Compression in Miocene in the Cantarell field formed three fault-bounded allochthonous blocks: Akal, Nohoch, and Kutz blocks. These blocks were reactivated in the following extensional episode. In this paper, we mainly studied normal faults in the Akal block, in which most normal faults are new formed faults during last extension (Mitra et al., 2005). The thrust faults are not included in our analysis, but some observed normal faults could reactivate reverse faults. The fault shape for normal faults is the same as for reverse faults (Figures 1b, c), therefore, our results of analysis are not affected strongly by fault reactivation.



We investigated three factors which influence the D-L relationship from normal faults in the Akal block of Cantarell oilfield in southern Gulf of Mexico. First, from our data the coefficients for linear analysis are larger than those for power-law analysis. In this way, our study supports that a linear relation is the more probable between D and L. Second, for use studied case the dip displacement of the normal faults is better for analysis of D-L relationship. Third, if we select two-tip faults to measure fault maximum displacement and fault trace length, we may obtain linear D-L plots with higher correlation coefficients (Figure 6). Finally, the correlation coefficient (RL2) for linear D-L relationship varies, depending on the observed level, as shown in Figures 7, 8. This is due to maximum displacement and length for all faults not being at a same level.

In general, the data sets from normal faults in the Akal block of Cantarell oilfield suggest that the displacement components, observation levels, and fault linkage can independently influence the relationship between D and L. Therefore, three aspects should be taken into acount when we analyze the scaling relationships of fault size: The better data could be from the faults with minimum possibility of linkage. The maximum dimensions of all faults should be measured in different levels. Furthermore, the dip displacements may be better than apparent displacements or other displacement components for normal faults, if there is no disturbance of fault linkage and observation level.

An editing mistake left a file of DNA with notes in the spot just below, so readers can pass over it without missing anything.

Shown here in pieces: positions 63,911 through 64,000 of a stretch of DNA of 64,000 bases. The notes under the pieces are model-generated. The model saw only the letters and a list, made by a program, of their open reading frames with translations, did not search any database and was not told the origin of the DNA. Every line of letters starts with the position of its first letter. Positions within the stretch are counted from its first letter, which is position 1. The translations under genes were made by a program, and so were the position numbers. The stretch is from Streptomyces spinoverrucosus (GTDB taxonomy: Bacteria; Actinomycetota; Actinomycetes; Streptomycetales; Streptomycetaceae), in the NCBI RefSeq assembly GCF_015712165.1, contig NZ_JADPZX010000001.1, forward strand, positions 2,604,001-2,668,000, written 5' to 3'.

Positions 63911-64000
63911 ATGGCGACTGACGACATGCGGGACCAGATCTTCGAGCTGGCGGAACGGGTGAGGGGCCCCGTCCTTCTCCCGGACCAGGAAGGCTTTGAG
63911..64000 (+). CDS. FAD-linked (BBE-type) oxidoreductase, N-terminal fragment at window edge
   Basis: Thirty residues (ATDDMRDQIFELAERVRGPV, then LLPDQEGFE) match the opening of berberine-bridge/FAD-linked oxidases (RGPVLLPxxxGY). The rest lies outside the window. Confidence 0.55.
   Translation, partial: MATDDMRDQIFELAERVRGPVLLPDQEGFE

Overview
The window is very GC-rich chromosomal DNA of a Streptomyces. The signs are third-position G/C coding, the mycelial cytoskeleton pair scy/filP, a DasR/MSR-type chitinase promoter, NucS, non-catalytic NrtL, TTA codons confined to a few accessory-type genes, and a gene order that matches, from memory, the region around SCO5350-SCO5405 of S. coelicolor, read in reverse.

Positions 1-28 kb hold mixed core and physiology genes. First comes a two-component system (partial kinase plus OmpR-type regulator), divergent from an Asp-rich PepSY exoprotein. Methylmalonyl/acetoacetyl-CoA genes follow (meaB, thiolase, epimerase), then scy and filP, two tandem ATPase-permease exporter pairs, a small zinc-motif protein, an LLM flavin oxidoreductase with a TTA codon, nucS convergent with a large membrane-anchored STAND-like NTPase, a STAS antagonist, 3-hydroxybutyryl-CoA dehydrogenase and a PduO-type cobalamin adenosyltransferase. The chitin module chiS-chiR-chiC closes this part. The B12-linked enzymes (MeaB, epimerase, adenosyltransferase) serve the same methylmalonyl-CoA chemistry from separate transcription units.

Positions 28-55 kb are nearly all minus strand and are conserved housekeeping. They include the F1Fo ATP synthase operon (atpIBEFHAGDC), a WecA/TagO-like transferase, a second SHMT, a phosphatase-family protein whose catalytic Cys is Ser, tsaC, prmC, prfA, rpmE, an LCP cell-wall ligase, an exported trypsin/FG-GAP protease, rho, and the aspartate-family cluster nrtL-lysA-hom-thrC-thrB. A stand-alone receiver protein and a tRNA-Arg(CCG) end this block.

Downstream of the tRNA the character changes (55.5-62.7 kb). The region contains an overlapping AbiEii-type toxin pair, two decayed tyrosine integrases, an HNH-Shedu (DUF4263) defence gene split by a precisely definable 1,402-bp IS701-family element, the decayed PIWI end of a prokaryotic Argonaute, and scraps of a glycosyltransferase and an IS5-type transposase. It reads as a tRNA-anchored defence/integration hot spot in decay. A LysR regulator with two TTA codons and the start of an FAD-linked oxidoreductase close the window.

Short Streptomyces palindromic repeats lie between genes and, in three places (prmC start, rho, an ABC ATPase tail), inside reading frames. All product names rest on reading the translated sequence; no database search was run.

This work was supported by the project D.01003 of the Instituto Mexicano del Petróleo and the Conacyt projects 049049 and 80142.



Acocella V., Neri M., 2005, Structural features of an active strike-slip fault on the sliding fank of Mt. Etna (Italy). J. Struct. Geol., 27, 343-355.         [ Links ]

Angeles-Aquino F.J., Reyes-Nuñez J., Quezada-Muñetón J.M., Meneses-Rocha J.J., 1994, Tectonic evolution, structural styles and oil habitat in Campeche sound, Mexico. GCAGS Trans. XLIV, 53-62.         [ Links ]

Aquino-Lopez J.A., 1999, El Gigante Cantarell: un ejemplo de producción mejorada. Conjunto AMGP/AAPG, Tercera Conferencia Internacional.         [ Links ]